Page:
[27] Second, the Attorney General’s duty to advise the Secretary, and the Secretary’s

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subsequent advice to the School District, cannot serve as a predicate for liability. Although the Attorney General has a duty to advise the Secretary, he has no such duty with regard to the School District. In fact, the Attorney General’s opinion regarding the constitutionality of the statute is not even binding upon the School District.

[28] Similarly, the Secretary’s act of advising the School District about the constitutionality of the statute differs significantly from a duty to enforce section 754. Although the School District was bound to accept the opinion that the statute was constitutional, it nonetheless could have chosen to refrain from hiring Westco in the first instance. Also, once Westco was hired, the School District could have refrained from taking any action against it for its violation of the residency requirement, as an official can believe a law to be constitutional without ever harboring an intent to affirmatively enforce it.

[29] Furthermore, the Secretary relayed the Attorney General’s advice to the School District without any knowledge of Westco’s circumstances; rather, it issued the opinion almost three years prior to the School District’s action to enforce section 754. Thus, the act of issuing an opinion about an abstract constitutional issue falls far short of enforcing, or threatening to enforce, a statute against a specific party. See Rode, 845 F.2d at 1208 (“The power to review and approve a departmental regulation for form and legality, however, does by no means charge the Governor and Attorney General with the duty to enforce that regulation.”).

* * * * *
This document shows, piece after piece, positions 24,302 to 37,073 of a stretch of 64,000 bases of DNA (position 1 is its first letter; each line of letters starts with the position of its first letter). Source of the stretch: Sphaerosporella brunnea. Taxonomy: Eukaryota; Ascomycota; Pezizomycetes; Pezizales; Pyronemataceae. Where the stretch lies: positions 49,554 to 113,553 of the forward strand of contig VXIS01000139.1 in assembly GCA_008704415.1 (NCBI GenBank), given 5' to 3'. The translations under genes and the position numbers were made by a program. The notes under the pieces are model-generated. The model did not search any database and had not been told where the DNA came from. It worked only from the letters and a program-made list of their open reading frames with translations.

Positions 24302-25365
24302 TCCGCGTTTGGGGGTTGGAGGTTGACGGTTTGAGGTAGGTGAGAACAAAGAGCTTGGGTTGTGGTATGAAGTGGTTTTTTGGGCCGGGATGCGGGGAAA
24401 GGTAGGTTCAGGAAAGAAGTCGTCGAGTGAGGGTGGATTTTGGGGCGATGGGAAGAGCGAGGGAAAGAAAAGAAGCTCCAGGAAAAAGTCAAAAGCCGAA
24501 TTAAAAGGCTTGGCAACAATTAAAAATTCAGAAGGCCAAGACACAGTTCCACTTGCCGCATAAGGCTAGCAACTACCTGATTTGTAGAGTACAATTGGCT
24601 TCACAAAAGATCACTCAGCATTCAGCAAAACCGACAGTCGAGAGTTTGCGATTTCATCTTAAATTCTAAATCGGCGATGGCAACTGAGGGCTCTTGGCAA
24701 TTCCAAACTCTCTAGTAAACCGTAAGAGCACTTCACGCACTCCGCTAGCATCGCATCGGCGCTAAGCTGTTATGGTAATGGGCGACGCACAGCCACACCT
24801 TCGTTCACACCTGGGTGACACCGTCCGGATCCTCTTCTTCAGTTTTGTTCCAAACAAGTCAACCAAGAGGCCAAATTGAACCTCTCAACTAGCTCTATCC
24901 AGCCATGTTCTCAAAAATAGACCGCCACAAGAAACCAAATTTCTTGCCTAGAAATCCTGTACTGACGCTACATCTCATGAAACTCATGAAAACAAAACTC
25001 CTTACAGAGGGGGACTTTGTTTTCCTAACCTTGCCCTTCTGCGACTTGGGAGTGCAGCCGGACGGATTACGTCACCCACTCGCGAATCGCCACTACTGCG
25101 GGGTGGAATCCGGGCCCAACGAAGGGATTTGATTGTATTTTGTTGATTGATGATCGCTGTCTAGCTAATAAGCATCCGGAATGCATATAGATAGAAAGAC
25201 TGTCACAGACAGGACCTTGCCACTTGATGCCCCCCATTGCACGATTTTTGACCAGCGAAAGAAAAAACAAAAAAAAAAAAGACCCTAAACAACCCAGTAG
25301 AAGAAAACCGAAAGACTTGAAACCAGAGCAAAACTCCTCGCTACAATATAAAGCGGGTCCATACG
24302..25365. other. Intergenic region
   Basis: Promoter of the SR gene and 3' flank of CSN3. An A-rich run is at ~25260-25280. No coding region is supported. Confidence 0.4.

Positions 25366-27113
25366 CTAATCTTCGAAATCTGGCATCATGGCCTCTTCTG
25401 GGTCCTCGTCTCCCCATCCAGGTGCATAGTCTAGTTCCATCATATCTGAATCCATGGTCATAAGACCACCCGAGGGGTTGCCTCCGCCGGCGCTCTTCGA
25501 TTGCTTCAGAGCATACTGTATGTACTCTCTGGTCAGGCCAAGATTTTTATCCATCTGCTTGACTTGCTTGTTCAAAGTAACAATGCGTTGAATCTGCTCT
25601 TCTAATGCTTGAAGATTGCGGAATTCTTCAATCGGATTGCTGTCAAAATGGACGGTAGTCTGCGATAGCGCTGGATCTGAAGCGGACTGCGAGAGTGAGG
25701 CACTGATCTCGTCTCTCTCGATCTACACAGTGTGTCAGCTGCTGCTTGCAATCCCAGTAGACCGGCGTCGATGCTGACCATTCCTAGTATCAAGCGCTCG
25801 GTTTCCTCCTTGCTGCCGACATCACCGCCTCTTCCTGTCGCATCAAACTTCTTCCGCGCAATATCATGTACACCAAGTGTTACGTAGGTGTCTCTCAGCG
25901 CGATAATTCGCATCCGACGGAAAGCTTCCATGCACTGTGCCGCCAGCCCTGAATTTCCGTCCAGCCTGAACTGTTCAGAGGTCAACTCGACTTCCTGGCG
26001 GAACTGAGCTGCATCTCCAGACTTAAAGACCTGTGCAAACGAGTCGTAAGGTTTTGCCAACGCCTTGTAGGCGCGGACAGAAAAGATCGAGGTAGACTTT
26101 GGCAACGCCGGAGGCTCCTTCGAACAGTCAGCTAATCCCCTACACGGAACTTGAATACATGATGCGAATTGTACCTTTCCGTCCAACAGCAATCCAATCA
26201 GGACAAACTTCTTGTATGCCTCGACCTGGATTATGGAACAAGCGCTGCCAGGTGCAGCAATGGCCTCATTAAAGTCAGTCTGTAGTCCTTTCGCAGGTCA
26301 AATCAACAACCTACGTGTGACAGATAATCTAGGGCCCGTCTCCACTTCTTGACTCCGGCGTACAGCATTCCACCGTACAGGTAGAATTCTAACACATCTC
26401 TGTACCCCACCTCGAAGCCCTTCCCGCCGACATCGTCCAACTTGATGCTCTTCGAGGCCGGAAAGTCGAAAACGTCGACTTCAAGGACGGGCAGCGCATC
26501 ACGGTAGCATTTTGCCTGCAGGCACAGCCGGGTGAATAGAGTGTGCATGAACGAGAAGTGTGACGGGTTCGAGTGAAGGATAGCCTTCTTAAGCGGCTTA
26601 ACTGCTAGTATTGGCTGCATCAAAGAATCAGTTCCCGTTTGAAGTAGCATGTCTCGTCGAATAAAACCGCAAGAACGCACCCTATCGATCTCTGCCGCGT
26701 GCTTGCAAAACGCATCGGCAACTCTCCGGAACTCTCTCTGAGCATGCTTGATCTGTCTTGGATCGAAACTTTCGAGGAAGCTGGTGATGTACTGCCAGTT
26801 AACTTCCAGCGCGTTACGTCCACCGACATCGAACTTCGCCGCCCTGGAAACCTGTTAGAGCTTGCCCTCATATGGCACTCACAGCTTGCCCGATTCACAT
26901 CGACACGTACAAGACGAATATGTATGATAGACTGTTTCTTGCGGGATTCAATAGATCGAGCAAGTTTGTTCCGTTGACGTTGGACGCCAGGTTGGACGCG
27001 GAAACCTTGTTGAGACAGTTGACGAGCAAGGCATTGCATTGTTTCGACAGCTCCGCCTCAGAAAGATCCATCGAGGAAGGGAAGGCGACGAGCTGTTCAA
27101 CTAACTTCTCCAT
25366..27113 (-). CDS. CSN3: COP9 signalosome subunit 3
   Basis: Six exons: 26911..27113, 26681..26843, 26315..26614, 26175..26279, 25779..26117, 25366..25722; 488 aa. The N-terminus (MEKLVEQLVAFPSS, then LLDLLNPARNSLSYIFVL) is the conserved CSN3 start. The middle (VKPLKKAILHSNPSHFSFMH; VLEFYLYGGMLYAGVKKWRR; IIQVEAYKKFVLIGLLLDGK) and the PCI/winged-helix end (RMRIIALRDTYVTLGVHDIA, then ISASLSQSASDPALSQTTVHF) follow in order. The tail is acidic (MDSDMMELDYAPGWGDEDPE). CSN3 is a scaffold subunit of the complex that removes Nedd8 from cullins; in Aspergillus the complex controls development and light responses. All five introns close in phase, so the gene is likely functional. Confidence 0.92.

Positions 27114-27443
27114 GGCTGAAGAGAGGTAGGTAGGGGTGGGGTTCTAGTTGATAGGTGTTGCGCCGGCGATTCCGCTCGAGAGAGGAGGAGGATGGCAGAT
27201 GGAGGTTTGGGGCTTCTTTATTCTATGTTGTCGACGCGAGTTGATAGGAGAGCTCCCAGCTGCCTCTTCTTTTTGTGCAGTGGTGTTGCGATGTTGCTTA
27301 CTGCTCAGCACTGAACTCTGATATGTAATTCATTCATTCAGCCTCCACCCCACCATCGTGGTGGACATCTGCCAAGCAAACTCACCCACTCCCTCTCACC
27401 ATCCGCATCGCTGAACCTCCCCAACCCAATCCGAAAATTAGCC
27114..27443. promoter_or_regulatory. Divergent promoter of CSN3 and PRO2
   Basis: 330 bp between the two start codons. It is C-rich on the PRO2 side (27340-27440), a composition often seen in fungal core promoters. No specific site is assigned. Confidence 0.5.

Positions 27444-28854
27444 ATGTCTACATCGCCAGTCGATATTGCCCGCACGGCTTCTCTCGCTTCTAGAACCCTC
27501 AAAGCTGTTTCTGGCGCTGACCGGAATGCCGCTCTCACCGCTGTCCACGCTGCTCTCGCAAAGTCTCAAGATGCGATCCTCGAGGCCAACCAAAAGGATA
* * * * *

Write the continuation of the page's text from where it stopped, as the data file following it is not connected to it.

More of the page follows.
[30] Finally, the Commonwealth Officials’ general duty to enforce the laws of the Commonwealth of Pennsylvania do not supply a proper predicate for liability in this case. Although neither the Attorney General nor the Secretary is specifically charged with the duty of enforcing the challenged statute, as high level policy officials of the state, the Commonwealth Officials must “uphold and defend the constitutionality of all statutes so as to prevent their suspension or abrogation in the absence of a controlling decision by a court of competent jurisdiction.” 71 Pa.Stat. Ann. § 732-204(a)(3). Thus, the Commonwealth Officials have a general duty to uphold the laws of Pennsylvania.

[31] The district court reasoned that Ex Parte Young, 209 U.S. 123, 157, 28 S.Ct. 441, 452, 52 L.Ed. 714 (1908), stands for the proposition that an official needs only some connection to the suit in order to be held accountable, even if that connection arises out of the general obligation to uphold the law. As the district court conceded, however, later cases have more clearly defined the connection that must be present in order to properly join a person as a party to a lawsuit.

[32] In Rode, 845 F.2d at 1208 (quoting Allied Artists Pictures Corp. v. Rhodes, 473 F. Supp. 560, 568 (S.D.Ohio 1979)), this court opined that, although Ex Parte Young allows a party to be joined to a lawsuit based solely on his or her general obligation to uphold the law, it is appropriate only in cases in which there is a “real, not ephemeral, likelihood or realistic potential that the connection will be employed against the plaintiff’s interests.” The court went on to find that there was “no realistic potential that the Governor’s general power to enforce the laws of the state would have been applied to a departmental regulation against a PSP administrative assistant.” Rode, 845 F.2d at 1208.